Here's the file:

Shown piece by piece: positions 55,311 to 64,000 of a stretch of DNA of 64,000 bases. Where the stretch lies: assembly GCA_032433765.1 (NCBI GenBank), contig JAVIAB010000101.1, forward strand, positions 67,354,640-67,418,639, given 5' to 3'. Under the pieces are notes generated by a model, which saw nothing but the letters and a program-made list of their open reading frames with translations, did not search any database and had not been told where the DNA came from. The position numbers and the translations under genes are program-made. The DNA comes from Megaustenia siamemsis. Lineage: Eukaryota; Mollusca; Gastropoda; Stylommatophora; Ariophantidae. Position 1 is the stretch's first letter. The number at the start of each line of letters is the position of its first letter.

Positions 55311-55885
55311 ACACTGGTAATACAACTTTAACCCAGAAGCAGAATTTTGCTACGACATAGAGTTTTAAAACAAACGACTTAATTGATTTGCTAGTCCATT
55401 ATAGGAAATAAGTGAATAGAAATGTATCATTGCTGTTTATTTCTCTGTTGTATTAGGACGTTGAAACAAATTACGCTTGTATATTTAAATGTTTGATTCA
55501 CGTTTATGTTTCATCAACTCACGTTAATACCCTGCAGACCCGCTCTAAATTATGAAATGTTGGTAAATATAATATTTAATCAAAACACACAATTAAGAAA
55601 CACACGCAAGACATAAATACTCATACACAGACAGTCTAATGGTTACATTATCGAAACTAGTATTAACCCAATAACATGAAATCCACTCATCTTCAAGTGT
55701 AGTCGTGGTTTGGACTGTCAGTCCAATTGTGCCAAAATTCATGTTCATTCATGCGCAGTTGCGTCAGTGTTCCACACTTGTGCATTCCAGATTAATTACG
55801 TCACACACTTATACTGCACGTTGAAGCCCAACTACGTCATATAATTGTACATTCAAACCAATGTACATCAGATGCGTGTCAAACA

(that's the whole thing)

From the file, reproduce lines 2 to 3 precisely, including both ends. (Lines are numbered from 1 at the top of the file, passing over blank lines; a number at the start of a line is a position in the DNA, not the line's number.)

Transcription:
Positions 55311-55885
55311 ACACTGGTAATACAACTTTAACCCAGAAGCAGAATTTTGCTACGACATAGAGTTTTAAAACAAACGACTTAATTGATTTGCTAGTCCATT